A study conducted by The University of Texas MD Anderson Cancer Center recommends intensity-modulated radiation therapy (IMRT) as the preferred treatment for locally advanced non-small cell lung cancer (NSCLC). IMRT significantly reduces lung and heart radiation exposure, leading to a more than two-fold reduction in severe lung inflammation compared to 3D-conformal radiotherapy (3D-CRT). These findings, presented at a lung cancer conference, suggest IMRT’s clinical advantage. Despite historical concerns, there was no evidence of excess cancer risk or survival issues. Age should not deter elderly NSCLC patients from curative-intent chemoradiation. Funding: National Cancer Institute, Bristol Myers Squibb, Eli Lilly and Company. Dr. Stephen Chun reported financial relationships with various entities.
On September 13, 2023, researchers from The University of Texas MD Anderson Cancer Center presented findings that emphasize the preference for intensity-modulated radiation therapy (IMRT) as the primary treatment option for patients diagnosed with locally advanced non-small cell lung cancer (NSCLC). This recommendation stems from the ability of IMRT to significantly reduce radiation exposure to critical organs such as the heart and lungs.
The results are based on an extensive secondary analysis of the NRG Oncology-RTOG 0617 Phase III study, which included a median follow-up period of 5.2 years. The analysis revealed that patients who underwent IMRT experienced more than a two-fold reduction in severe lung inflammation (pneumonitis) when compared to those treated with 3D-conformal radiotherapy (3D-CRT) – 3.5% versus 8.2%.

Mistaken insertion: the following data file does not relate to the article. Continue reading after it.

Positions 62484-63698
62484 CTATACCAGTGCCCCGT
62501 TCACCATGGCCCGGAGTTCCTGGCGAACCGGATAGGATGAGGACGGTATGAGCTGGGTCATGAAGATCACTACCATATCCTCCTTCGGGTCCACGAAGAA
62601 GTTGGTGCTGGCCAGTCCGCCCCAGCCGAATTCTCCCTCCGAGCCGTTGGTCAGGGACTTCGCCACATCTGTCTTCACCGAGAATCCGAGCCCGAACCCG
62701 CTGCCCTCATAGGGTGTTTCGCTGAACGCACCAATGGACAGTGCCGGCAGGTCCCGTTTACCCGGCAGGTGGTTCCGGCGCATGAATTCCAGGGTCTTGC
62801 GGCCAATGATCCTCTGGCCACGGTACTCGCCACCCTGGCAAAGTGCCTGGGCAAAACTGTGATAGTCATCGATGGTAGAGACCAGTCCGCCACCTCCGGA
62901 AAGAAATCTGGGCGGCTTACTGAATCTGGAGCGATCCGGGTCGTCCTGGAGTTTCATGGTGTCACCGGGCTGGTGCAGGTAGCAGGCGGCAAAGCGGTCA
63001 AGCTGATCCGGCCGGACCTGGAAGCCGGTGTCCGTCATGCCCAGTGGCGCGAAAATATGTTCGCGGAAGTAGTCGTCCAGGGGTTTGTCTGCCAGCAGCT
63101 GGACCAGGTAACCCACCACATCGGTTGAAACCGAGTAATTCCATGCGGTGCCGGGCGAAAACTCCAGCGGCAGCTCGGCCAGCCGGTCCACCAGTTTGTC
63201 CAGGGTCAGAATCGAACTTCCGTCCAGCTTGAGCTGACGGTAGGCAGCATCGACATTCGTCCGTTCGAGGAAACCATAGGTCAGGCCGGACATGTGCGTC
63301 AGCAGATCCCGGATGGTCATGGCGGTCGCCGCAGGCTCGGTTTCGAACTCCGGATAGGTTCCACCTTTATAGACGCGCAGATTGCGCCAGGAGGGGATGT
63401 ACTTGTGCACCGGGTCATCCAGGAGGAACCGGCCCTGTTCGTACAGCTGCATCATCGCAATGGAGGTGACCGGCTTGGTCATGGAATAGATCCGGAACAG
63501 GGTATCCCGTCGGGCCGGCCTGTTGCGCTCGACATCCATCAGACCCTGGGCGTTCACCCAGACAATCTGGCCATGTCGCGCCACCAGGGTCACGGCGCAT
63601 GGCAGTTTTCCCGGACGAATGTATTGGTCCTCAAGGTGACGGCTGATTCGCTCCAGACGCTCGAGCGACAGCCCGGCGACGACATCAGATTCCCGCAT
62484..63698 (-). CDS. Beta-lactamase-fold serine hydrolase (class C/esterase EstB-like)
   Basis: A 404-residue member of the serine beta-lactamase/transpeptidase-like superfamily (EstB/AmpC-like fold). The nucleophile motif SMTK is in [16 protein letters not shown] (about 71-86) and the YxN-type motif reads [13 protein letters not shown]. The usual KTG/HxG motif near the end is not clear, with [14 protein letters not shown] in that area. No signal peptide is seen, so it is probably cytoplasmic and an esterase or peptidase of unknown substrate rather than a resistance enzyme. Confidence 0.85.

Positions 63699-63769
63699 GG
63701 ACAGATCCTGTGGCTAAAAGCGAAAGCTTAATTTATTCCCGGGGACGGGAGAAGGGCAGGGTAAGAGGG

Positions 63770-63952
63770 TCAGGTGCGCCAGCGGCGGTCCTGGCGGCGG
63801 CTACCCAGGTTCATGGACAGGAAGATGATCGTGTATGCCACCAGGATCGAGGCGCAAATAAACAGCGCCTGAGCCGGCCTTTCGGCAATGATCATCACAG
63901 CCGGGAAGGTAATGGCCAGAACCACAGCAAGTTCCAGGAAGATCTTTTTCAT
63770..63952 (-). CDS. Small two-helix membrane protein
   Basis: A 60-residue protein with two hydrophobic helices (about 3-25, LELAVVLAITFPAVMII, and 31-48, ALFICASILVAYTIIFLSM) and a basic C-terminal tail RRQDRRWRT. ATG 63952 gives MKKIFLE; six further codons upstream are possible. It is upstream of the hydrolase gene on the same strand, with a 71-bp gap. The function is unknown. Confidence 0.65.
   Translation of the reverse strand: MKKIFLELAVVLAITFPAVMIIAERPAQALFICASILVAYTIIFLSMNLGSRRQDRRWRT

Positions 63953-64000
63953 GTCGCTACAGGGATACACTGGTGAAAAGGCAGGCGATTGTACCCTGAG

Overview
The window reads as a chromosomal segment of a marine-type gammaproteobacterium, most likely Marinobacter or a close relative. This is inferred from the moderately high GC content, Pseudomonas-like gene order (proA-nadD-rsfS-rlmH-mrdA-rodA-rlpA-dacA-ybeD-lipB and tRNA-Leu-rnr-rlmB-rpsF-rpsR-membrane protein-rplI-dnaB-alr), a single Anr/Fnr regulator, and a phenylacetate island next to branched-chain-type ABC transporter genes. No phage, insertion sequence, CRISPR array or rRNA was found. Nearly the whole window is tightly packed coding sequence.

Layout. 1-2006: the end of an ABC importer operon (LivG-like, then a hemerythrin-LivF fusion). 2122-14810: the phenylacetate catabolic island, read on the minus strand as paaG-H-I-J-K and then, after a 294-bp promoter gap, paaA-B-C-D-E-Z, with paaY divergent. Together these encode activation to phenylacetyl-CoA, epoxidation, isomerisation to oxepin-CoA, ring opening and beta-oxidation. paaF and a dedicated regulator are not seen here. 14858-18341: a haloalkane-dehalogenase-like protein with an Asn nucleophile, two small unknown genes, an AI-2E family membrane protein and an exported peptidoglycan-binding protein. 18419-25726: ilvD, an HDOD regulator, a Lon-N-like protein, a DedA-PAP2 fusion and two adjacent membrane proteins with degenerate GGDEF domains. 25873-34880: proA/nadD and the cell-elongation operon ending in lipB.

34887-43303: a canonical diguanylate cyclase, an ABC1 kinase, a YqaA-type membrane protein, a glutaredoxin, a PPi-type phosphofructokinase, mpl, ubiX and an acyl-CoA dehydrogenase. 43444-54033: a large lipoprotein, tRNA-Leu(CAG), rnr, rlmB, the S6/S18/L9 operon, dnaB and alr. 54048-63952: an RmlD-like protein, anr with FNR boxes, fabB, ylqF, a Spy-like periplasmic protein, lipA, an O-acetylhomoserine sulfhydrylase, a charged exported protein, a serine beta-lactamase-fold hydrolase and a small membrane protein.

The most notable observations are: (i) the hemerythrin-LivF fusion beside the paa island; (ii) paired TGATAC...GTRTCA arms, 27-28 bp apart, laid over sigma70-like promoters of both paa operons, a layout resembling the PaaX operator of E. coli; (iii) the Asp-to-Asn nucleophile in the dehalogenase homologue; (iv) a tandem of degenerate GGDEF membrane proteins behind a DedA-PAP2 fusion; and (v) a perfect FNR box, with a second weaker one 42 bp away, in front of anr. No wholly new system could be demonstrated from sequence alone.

These compelling findings were presented at the International Association for the Study of Lung Cancer 2023 World Conference on Lung Cancer by Dr. Stephen Chun, an associate professor of Radiation Oncology. Dr. Chun emphasized, “IMRT proved to spare more normal tissue compared to 3D-CRT, ultimately delivering a clinically meaningful advantage to patients. Notably, concerns about IMRT potentially exposing a large area of normal lung tissue to low-dose radiation were unfounded, as we found no evidence of increased cancer risk, heightened adverse events, or detrimental effects on long-term survival associated with this approach.”
Traditionally, 3D-CRT has been the standard of care for locally advanced lung cancer when surgical intervention is not feasible. However, IMRT stands out due to its precision in sculpting and directing radiation beams precisely toward tumor targets, thus minimizing radiation exposure to vital organs.
The NRG Oncology-RTOG 0617 study, conducted from 2007 to 2011, enrolled 482 NSCLC patients, comparing high-dose radiation (74 Gy) to a standard dose (60 Gy). All participants underwent concurrent chemotherapy (carboplatin/paclitaxel, with or without cetuximab), with 53% receiving 3D-CRT and 47% receiving IMRT.
While both treatment groups exhibited similar survival rates, a closer examination of the data revealed a direct relationship between survival and radiation exposure to the heart. IMRT treatment plans consistently achieved significantly lower cardiac radiation doses.
Importantly, both the 3D-CRT and IMRT cohorts exhibited comparable rates of new cancer development over time. Moreover, the study did not uncover any evidence suggesting that patient age affected survival outcomes, reinforcing that age should not be a limiting factor for elderly individuals seeking curative-intent chemoradiation for locally advanced NSCLC.
Dr. Chun concluded, “The data from our study compellingly advocate for the use of IMRT in the treatment of locally advanced lung cancer. Given the unlikelihood of a randomized clinical trial directly comparing 3D-CRT and IMRT, this study represents the most robust prospective evidence supporting the use of IMRT.”
Funding for this trial was provided by the National Cancer Institute (R50CA275822, U10CA21661, U10CA180868, and U10CA180822), Bristol Myers Squibb, and Eli Lilly and Company. Dr. Chun disclosed financial relationships with various entities, including Curio Science, Norton Healthcare, AstraZeneca, Binaytara Foundation, Henry Ford Health, Hong Kong Precision Oncology, ViewRay, the American Board of Radiology, and the Japanese Society for Radiation Oncology. A complete list of collaborating authors can be found in the abstract linked here.